Champagne has higher average production levels than any other high-quality wine region in France, which keeps supply relatively buoyant, but demand has generally matched output growth.

Champagne as an investment

Champagne has higher average production levels than any other high-quality wine region in France, which keeps supply relatively buoyant. However, demand has generally matched output growth and remained consistent throughout economic cycles.

Over the five years to the end of 2022, Champagne has been the second-best performing sub-segment in the Liv-ex 1000 index, which measures the relative investment performance of various categories of fine wines, with an increase of 93% – double the 45.8% growth of the index as a whole, with only Burgundy wines (102.2%) doing better.

Historically Champagne prices have proved less volatile than those in other high-profile French wine regions such as Burgundy and Bordeaux. During the global financial crisis, Champagne’s maximum monthly decline was just 2.5%, compared with 15.0% for Bordeaux. In general, it adds defensive qualities to investment portfolios, with steady returns and less price turbulence than other wine investments.

In general, it has offered defensive qualities to investment portfolios, with steady returns and low volatility.

On the other hand, performance is not always very exciting – for instance, there was an extended period when prices remained flat for around three years from mid-2013. However, prices are less subject to different appreciation of vintages than Bordeaux wines, for example. Prices for the most prominent brands of Champagne tend to appreciate over time regardless of variations in vintage or quality.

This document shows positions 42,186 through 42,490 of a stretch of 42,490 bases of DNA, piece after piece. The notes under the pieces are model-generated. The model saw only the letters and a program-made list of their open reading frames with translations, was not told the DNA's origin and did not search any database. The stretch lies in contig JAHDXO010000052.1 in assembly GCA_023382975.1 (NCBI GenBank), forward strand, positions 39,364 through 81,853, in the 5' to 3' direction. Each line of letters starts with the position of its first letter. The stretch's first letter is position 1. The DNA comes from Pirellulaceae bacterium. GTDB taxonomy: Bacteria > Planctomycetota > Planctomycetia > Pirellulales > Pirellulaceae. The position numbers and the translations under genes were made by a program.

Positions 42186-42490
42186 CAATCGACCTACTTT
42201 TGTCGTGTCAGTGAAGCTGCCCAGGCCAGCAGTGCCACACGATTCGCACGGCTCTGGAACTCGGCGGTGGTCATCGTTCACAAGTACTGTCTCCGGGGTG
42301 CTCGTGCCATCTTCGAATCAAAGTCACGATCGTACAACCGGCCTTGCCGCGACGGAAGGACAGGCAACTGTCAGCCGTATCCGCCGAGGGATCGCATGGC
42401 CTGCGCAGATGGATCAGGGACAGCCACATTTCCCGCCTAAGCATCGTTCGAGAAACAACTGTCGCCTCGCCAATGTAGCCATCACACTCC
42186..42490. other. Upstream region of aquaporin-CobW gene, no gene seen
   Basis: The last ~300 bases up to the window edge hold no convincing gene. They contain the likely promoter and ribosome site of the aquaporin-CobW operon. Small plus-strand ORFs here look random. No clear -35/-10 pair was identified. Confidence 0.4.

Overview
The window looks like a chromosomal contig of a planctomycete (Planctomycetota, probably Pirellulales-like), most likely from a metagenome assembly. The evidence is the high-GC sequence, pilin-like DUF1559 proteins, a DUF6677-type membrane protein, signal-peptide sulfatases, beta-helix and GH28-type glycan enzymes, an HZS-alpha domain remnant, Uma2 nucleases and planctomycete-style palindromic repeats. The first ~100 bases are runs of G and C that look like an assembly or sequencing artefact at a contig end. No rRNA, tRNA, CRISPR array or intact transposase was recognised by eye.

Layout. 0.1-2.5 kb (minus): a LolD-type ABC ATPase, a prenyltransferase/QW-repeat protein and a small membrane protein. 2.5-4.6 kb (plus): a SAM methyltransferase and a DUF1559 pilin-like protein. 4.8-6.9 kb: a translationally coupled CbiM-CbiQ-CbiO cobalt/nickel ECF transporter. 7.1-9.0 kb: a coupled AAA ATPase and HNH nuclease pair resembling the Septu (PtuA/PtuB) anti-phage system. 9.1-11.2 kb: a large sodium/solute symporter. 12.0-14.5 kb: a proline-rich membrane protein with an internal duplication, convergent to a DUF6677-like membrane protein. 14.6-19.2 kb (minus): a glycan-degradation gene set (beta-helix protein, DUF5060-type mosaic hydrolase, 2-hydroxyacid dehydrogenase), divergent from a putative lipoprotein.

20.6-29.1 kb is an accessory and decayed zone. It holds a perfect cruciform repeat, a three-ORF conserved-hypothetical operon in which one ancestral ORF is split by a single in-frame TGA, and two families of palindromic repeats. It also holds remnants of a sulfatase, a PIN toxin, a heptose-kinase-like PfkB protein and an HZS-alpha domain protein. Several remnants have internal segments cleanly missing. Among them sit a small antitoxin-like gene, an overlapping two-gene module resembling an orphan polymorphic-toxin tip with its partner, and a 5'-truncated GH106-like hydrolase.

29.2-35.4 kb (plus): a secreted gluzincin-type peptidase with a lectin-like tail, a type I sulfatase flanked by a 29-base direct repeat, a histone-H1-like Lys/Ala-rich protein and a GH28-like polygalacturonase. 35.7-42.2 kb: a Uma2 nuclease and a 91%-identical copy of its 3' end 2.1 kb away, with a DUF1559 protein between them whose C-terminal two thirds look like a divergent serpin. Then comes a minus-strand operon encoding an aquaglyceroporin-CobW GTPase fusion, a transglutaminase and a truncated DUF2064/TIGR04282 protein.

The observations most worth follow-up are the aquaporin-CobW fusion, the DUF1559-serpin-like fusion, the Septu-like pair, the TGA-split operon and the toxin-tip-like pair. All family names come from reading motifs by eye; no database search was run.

Improvement with age

While overall Champagne prices have remained strong in recent years, there has been significant variation between different brands. The prices of Dom Pérignon and Cristal have increased significantly, while those for now less fashionable Bollinger have fallen by comparison.

In general, Champagne tends to be drunk sooner after production than red wines, so older vintages are scarcer and therefore more valuable. Although it goes against conventional wisdom, most experts agree that Champagne can improve with age in the same way as other wines.

Investors will normally go through a specialist wine merchant who offers not only a good knowledge of the best vintages, but can help them store Champagne at the right temperature and will also be able to arrange insurance against loss or damage. However, finding a reputable merchant who has the customer’s best interests at heart can sometimes be a challenge. It is worth shopping around or even visiting the region to see whom the growers recommend – and always to stay alert to potential investment scams.

An investment in premium-quality Champagne can be just as remunerative as investment in other fine wine; the market has held up despite tough economic conditions, and consumer demand has proved remarkably resilient. And if it doesn’t work out as an investment, it can always be served as an aperitif.